Futurist Cinema Lime Street Liverpool

Lime Street closes for urgent Futurist repairs

Part of Lime Street in Liverpool closed on Monday to enable contractors to make safe the derelict former Futurist Cinema, currently subject of a legal battle between developers and heritage campaigners.

The city council said on Monday it had taken the action following a report by independent building safety inspectors last month, who found the condition of the structure on Lime Street has deteriorated with internal collapse, leaning walls and a high risk that cladding tiles may fall off.

Since then, a further independent report has found it is in worse condition than first thought, and structural experts fear the entire façade could collapse when work begins to make it safe.

The city council asked the Court of Appeal on 16 May to consider an alternative plan which would have meant taking the structure down to ground level without closing the road. This was rejected by a judge following an objection from SAVE Britain’s Heritage who, at an earlier hearing on 6 May, unsuccessfully attempted to get the essential safety work halted altogether.

In order to prevent any risk to the public or contractors, the road was closed in both directions and the work will be carried out remotely from outside the building using a crane and cherry picker to carefully remove unstable pieces of the structure.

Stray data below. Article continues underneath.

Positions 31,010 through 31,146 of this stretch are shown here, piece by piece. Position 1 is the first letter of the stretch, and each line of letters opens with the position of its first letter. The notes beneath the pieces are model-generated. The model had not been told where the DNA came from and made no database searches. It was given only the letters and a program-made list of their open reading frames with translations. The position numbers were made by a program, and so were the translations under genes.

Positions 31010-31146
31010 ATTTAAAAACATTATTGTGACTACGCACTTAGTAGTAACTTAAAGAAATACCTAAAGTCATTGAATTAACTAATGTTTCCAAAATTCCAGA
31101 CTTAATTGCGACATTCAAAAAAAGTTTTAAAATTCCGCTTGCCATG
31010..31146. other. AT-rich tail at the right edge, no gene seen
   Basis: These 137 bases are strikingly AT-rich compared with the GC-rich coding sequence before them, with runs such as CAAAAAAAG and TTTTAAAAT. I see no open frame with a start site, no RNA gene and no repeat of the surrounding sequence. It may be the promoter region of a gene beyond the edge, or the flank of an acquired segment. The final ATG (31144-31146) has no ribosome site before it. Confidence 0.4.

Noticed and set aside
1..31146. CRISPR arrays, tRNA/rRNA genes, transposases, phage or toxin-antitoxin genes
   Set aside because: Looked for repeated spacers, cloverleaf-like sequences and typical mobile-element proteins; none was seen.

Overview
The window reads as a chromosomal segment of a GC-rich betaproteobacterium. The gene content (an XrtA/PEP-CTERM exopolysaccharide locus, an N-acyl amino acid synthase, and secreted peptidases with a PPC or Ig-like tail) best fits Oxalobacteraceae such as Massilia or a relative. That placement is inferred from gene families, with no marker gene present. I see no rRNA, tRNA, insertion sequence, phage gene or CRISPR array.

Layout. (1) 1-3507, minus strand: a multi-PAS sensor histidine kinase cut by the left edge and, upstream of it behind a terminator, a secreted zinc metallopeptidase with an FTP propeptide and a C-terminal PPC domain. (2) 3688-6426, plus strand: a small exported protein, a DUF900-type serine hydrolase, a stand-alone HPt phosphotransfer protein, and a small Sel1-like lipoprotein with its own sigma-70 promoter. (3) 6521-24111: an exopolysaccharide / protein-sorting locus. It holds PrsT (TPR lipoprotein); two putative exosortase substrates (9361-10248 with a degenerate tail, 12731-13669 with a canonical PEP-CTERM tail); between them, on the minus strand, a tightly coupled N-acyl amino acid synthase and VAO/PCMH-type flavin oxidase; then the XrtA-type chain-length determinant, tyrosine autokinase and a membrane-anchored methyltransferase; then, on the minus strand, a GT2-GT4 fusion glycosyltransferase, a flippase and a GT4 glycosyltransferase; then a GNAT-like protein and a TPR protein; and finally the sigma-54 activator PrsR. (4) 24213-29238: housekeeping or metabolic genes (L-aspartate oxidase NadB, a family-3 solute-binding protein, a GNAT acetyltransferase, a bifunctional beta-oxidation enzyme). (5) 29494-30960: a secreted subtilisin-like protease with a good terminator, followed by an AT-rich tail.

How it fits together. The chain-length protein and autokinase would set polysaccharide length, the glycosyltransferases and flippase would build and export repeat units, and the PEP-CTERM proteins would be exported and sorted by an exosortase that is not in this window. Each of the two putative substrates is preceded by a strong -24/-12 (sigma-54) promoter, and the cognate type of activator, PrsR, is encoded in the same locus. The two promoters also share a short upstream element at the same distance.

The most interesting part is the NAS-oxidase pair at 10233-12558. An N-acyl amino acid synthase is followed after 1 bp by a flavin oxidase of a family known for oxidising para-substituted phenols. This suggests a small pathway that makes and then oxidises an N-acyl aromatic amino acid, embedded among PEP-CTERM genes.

The road will be closed in both directions from Skelhorne Street to Copperas Hill from 6am on Monday 23 May and is expected to reopen at 6am on Thursday 26 May. Pedestrian access will be maintained on the side of Lime Street opposite the Futurist.

Cllr Malcolm Kennedy, Cabinet member for regeneration, said: “We completely appreciate that this is going to cause a significant amount of disruption for motorists and bus passengers, but public safety has to be our priority and we have to comply with the conditions of the court.

“This building has suffered more than 30 years of decay and neglect, and independent inspection after independent inspection has shown it to be in a dangerous state of repair.

“We will be carrying out the work as quickly as we can and have endeavoured to remove the minimum amount of façade possible needed to make it safe. Anyone who has seen the photographs or the video footage of the inside of the Futurist will know what a terrible state it is in, which is exactly why we have brought forward a regeneration scheme to breathe much-needed new life into Lime Street.”

The proposed project by Neptune Developments with Regeneration Liverpool, a partnership between Sigma and the council, would see retail, a hotel and student accommodation built. IBI Group and Broadway Malyan are advising the development team.

Lime Street June 2015 design

Your Comments

Why has it taken SAVE Britain’s Heritage over 25 years to become bothered about the much needed regeneration in the area?

By Peter Pownall

It seems very fishy to me that now the battle is on to save it – it is suddenly very dangerous and the ‘easiest’ solution is to take it down. Erm is this not a quick way to get rid of it – ooh its unsafe – sorry.

By Bob Dawson

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